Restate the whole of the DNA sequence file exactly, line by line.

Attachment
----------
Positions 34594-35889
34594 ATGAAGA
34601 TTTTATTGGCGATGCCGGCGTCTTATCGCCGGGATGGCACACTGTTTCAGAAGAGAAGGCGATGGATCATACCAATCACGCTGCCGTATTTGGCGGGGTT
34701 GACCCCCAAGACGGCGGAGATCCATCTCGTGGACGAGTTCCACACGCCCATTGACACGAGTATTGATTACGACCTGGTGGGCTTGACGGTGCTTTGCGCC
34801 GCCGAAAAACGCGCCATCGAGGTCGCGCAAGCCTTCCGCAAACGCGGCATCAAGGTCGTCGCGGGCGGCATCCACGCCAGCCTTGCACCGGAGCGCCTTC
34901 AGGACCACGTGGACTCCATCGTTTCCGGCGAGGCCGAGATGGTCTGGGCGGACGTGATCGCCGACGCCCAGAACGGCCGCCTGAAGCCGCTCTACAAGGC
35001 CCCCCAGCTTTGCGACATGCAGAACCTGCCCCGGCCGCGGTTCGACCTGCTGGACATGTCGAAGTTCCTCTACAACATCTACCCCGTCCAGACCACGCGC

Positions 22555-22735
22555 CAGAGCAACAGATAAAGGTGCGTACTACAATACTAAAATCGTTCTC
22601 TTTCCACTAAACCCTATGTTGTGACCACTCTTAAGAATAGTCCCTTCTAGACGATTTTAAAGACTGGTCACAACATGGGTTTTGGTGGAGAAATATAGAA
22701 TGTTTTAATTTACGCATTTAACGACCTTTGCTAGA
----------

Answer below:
Positions 34594-35889
34594 ATGAAGA
34601 TTTTATTGGCGATGCCGGCGTCTTATCGCCGGGATGGCACACTGTTTCAGAAGAGAAGGCGATGGATCATACCAATCACGCTGCCGTATTTGGCGGGGTT
34701 GACCCCCAAGACGGCGGAGATCCATCTCGTGGACGAGTTCCACACGCCCATTGACACGAGTATTGATTACGACCTGGTGGGCTTGACGGTGCTTTGCGCC
34801 GCCGAAAAACGCGCCATCGAGGTCGCGCAAGCCTTCCGCAAACGCGGCATCAAGGTCGTCGCGGGCGGCATCCACGCCAGCCTTGCACCGGAGCGCCTTC
34901 AGGACCACGTGGACTCCATCGTTTCCGGCGAGGCCGAGATGGTCTGGGCGGACGTGATCGCCGACGCCCAGAACGGCCGCCTGAAGCCGCTCTACAAGGC
35001 CCCCCAGCTTTGCGACATGCAGAACCTGCCCCGGCCGCGGTTCGACCTGCTGGACATGTCGAAGTTCCTCTACAACATCTACCCCGTCCAGACCACGCGC

Positions 22555-22735
22555 CAGAGCAACAGATAAAGGTGCGTACTACAATACTAAAATCGTTCTC
22601 TTTCCACTAAACCCTATGTTGTGACCACTCTTAAGAATAGTCCCTTCTAGACGATTTTAAAGACTGGTCACAACATGGGTTTTGGTGGAGAAATATAGAA
22701 TGTTTTAATTTACGCATTTAACGACCTTTGCTAGA